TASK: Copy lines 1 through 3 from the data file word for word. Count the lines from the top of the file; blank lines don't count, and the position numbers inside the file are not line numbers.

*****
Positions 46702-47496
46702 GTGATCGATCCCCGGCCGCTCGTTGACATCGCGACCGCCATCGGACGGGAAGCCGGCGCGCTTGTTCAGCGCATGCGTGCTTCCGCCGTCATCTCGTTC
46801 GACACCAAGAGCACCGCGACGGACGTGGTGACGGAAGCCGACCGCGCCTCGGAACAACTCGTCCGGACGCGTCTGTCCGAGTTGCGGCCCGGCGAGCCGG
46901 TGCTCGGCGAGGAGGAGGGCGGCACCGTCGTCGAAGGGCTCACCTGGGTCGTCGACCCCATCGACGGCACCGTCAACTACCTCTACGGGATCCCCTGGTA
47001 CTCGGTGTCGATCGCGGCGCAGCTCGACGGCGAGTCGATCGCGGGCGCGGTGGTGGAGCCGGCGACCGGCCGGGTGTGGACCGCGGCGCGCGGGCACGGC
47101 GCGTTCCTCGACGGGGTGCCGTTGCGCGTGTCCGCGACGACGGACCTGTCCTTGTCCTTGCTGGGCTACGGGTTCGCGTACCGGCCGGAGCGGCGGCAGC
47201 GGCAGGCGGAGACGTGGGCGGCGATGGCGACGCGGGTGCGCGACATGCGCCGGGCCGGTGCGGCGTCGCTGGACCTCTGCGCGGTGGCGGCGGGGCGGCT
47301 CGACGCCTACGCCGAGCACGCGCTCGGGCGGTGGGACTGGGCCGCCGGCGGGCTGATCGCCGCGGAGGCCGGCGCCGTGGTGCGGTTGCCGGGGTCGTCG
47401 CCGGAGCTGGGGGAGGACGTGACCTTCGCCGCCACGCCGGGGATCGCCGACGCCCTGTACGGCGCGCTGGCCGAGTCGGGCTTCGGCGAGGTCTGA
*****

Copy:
Positions 46702-47496
46702 GTGATCGATCCCCGGCCGCTCGTTGACATCGCGACCGCCATCGGACGGGAAGCCGGCGCGCTTGTTCAGCGCATGCGTGCTTCCGCCGTCATCTCGTTC
46801 GACACCAAGAGCACCGCGACGGACGTGGTGACGGAAGCCGACCGCGCCTCGGAACAACTCGTCCGGACGCGTCTGTCCGAGTTGCGGCCCGGCGAGCCGG